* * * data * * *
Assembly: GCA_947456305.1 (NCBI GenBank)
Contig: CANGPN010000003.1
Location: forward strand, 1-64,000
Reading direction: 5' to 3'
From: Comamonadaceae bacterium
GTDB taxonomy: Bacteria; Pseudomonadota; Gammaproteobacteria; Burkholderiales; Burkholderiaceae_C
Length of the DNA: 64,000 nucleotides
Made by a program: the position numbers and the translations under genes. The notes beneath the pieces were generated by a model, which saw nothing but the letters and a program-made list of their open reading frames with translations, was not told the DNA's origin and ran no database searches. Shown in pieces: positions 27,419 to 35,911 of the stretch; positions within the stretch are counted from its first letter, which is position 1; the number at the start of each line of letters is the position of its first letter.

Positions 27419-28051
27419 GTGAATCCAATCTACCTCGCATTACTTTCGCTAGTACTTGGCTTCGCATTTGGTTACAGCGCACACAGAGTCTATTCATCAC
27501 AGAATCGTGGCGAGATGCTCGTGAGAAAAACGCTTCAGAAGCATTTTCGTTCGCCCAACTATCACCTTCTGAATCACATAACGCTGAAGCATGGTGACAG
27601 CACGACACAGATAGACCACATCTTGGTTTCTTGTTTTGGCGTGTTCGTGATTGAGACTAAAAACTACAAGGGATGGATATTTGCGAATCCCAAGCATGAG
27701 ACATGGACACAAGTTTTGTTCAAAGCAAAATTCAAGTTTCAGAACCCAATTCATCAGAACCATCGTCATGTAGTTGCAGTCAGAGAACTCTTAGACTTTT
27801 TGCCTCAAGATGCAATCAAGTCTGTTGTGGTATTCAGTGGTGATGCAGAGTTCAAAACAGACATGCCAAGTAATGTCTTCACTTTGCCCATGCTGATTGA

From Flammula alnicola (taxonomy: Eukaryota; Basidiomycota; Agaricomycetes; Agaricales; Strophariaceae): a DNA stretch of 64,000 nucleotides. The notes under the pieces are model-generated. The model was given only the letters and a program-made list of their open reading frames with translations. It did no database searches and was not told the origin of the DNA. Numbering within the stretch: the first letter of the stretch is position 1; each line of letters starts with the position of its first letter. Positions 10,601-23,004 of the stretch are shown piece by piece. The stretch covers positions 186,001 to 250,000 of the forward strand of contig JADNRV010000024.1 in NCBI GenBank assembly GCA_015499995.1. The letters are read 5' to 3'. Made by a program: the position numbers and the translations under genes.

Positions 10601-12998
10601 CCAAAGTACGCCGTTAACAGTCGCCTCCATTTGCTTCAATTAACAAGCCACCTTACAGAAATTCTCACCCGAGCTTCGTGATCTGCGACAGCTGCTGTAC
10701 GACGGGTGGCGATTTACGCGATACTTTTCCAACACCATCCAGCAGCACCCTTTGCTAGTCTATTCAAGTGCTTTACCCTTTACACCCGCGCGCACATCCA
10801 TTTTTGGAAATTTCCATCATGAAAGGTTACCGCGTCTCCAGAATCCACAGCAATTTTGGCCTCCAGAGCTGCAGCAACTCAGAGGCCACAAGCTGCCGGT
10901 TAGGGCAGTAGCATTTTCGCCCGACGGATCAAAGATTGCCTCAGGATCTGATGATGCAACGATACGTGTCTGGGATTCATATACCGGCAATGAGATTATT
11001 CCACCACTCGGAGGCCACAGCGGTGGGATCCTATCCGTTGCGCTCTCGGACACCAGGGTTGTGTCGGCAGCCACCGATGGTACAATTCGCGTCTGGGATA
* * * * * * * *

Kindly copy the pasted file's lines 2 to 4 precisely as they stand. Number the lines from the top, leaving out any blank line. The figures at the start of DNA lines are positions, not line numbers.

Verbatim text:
Contig: CANGPN010000003.1
Location: forward strand, 1-64,000
Reading direction: 5' to 3'